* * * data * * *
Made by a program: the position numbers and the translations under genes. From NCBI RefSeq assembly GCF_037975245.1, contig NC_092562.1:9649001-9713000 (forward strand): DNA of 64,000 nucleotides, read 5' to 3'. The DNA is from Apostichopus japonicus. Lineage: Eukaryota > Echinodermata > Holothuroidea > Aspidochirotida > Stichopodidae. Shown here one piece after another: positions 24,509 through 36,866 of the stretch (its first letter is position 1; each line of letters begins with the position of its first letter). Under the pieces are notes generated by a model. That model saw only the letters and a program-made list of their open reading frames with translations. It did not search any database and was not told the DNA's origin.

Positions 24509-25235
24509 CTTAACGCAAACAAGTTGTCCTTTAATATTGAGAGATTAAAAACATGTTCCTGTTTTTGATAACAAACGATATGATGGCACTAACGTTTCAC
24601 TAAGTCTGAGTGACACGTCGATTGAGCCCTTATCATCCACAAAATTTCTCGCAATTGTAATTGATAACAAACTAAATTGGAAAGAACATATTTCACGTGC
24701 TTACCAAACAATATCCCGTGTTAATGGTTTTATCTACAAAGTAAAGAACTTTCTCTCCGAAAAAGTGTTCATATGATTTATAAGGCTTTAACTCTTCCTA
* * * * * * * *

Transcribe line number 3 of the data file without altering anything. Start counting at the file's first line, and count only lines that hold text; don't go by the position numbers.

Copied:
24509 CTTAACGCAAACAAGTTGTCCTTTAATATTGAGAGATTAAAAACATGTTCCTGTTTTTGATAACAAACGATATGATGGCACTAACGTTTCAC